Results published in the October issue of mBIO magazine showed an imbalance in the ratio of the two largest groups of microorganisms in the human gut (Firmicutes and Bacteroidetes) in favour of Bacteriodetes, while the overall bacterial load and diversity was similar between patients and controls. “Previous evidence suggests that gut microbiota might impact symptoms and progression of some autoimmune diseases. However, this had not been studied in SLE patients using massive sequencing techniques. The intestinal dysbiosis described in this work allows us to consider the microbiota as a new target to point to attack SLE symptoms”, the coordinator of the study, Abelardo Margolles, a CSIC researcher at the Instituto de Productos Lácteos of Asturias, explained toGut Microbiota Worldwatch.
In the study, a group of 20 SLE patients from a specific geographical location (the region of Asturias, in Spain) were compared to a similar group of healthy people, taking factors such as sex, age, medication and medical history into account. The group of SLE patients included individuals with a large variety of symptoms, allowing researchers to establish correlations between the microbial profile and SLE. “Growing evidence suggests that the microbiota might impact symptoms and progression of some autoimmune diseases”, researchers say in the paper. “However”, they add, “how and why this microbial community influences SLE remains to be elucidated”.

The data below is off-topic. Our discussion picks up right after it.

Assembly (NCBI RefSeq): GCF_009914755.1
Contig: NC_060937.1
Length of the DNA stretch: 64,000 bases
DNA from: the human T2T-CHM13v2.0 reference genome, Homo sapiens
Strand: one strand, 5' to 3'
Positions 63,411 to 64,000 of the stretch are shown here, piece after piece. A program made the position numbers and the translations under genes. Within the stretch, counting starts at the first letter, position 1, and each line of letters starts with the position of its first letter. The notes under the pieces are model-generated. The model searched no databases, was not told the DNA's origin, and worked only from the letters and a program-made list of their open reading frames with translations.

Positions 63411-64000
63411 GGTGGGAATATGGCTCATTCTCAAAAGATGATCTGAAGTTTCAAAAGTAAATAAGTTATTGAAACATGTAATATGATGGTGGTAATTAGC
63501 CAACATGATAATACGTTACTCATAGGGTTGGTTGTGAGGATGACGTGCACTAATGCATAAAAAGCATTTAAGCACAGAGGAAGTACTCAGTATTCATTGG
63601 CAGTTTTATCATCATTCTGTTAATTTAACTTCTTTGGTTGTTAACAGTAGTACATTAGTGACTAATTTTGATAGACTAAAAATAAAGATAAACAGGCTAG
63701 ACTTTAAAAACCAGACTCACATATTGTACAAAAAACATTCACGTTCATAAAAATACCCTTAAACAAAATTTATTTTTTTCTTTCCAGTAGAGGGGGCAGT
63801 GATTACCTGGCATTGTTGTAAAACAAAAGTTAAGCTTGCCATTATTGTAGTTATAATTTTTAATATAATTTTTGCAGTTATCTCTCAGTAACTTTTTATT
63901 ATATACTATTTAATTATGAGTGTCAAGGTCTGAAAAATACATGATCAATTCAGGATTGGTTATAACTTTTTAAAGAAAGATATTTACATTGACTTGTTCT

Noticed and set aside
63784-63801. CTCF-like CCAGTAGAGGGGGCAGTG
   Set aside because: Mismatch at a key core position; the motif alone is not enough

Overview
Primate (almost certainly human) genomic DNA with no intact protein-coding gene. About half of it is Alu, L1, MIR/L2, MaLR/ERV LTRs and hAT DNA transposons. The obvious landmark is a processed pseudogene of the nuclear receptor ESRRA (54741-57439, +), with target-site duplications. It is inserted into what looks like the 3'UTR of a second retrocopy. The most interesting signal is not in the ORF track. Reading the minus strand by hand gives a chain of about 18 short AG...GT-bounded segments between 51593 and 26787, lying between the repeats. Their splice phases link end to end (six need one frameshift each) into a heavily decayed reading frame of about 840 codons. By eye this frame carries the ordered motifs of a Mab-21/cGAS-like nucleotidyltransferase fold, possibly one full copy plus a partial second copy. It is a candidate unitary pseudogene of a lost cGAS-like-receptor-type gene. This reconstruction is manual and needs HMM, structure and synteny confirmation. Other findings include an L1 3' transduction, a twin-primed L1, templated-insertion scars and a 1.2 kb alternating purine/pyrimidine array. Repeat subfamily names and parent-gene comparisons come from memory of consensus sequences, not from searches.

“With the current work we cannot anticipate the success of microbiota-targeted approaches to treat SLE, but our study opens new avenues to explore. For example, we know that the intestinal microbial profile can be modulated with dietary patterns, and we could think on dietary intervention strategies to favor the increase of specific microbial populations that, perhaps, could have an influence on SLE symptomatology”, Margolles adds.